Almost anyone with the will to do it can commit a single crime- but it takes leadership to organise others to commit mass crimes. Someone had to step up to the plate in confronting the leaders of impunity in Kenya’s PEV violence- with less than 4 convictions of ground level perpetrators, that someone was not the Kenya Government. Indeed, one thing you can take away from the recently released TJRC report is its continual criticism of the Government’s response to mass atrocity- in almost every case, survivors and witnesses were now old, ill, dead or dying and the GoK still barely moved a muscle (prior to the TJRC) to genuinely investigate and prosecute those involved in serious crimes against innocent Kenyans. This reluctance to follow through on justice is an abscess in the soul of the nation. The fate of Lari, Turbi and Mt. Elgon victims looks increasingly like the fate awaiting PEV survivors.
And so, even if somehow the accused can bend international law to do their bidding and have cases (illegally) terminated or referred back to Kenya, how does this create confidence that they will not also politically interfere with the cases locally? Could anyone say with confidence that having escaped an international court, the President and his Deputy would carry fewer ‘extra’ lives into our halls of justice than the cat-like Kamlesh Pattni? Won’t the abscess simply worsen?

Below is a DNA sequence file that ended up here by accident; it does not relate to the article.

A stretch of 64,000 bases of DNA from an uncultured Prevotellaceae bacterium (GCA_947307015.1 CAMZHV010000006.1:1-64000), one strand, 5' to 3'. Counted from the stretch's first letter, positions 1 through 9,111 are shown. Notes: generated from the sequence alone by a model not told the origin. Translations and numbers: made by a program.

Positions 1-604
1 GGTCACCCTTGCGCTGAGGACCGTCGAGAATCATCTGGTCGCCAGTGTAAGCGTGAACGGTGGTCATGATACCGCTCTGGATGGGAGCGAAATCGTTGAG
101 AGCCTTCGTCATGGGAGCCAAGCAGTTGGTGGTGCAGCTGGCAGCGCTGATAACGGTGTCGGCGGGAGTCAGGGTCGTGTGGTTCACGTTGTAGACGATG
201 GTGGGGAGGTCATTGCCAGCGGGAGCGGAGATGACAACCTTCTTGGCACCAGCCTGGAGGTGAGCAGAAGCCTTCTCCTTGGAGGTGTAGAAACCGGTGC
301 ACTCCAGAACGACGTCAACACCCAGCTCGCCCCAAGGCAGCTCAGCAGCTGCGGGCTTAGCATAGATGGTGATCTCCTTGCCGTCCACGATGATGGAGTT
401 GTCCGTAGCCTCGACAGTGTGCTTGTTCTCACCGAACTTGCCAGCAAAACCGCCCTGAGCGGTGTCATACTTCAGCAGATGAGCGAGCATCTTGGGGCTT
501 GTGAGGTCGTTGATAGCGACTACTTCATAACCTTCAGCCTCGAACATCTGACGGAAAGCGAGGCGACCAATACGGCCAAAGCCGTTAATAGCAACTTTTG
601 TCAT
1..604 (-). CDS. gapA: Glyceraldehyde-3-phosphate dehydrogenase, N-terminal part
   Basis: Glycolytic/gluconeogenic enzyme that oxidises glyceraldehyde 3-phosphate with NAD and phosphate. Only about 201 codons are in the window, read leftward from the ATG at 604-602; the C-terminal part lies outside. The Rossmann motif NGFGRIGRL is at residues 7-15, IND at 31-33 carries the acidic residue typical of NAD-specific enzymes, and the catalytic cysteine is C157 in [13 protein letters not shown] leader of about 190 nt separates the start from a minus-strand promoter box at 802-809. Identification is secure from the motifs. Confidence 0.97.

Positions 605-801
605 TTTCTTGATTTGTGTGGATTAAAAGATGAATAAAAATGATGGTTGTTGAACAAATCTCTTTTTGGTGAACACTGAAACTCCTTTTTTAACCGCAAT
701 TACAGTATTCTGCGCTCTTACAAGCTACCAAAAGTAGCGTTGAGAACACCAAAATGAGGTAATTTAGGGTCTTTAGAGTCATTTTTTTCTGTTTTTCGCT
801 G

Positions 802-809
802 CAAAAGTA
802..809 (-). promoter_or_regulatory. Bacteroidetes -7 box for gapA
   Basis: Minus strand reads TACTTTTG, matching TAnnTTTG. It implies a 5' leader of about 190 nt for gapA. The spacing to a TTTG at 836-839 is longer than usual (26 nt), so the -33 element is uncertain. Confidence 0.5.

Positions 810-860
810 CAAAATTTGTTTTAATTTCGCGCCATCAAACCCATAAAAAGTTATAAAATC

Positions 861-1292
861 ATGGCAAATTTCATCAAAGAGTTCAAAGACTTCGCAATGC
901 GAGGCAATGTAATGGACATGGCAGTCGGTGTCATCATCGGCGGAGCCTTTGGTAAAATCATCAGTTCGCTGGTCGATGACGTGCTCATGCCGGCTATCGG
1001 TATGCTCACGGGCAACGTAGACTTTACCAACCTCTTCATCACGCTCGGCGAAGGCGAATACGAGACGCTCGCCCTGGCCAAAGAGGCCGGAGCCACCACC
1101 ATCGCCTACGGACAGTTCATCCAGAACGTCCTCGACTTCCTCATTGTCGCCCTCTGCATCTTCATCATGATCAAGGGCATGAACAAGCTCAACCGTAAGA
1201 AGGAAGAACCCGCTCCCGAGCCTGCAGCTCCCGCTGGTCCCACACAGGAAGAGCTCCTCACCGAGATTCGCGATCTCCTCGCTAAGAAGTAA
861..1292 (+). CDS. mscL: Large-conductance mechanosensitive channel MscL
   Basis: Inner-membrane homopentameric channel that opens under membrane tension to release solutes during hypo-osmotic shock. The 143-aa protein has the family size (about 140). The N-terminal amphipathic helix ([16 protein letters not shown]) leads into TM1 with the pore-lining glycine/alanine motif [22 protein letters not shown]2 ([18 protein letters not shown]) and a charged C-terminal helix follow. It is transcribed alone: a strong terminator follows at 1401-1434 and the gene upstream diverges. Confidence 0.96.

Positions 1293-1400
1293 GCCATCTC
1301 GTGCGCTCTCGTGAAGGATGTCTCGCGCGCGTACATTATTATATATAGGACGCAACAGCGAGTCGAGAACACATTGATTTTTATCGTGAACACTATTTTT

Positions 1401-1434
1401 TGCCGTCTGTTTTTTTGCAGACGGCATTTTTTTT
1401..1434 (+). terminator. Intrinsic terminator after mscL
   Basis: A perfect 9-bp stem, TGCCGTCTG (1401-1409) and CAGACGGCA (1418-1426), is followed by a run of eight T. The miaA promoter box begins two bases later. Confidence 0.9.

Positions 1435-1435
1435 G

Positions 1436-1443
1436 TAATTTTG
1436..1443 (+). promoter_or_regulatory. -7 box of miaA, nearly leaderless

I willingly accept that the ICC and its Prosecutor could have better handled the problems in the Kenya situation. Indeed this article details ways in which the court’s engagement with critics in Africa has in general been defensive, reactionary and inadequate. Equally the negligence and deficiencies highlighted within the Prosecutor’s office must be addressed (and are being addressed, according to the Prosecutor herself). This should be done with African involvement without jeopardising the current work of the court. If justice is imperfect then work to improve it; you can’t reform and strengthen a judicial institution by threatening to kill it politically.
The only message I could humbly send to the AU in relation to their recent resolution castigating the ICC is this: some of your concerns are legitimate but your motives are suspicious; be careful not to spit in the faces of victims of atrocity- they will not forget it.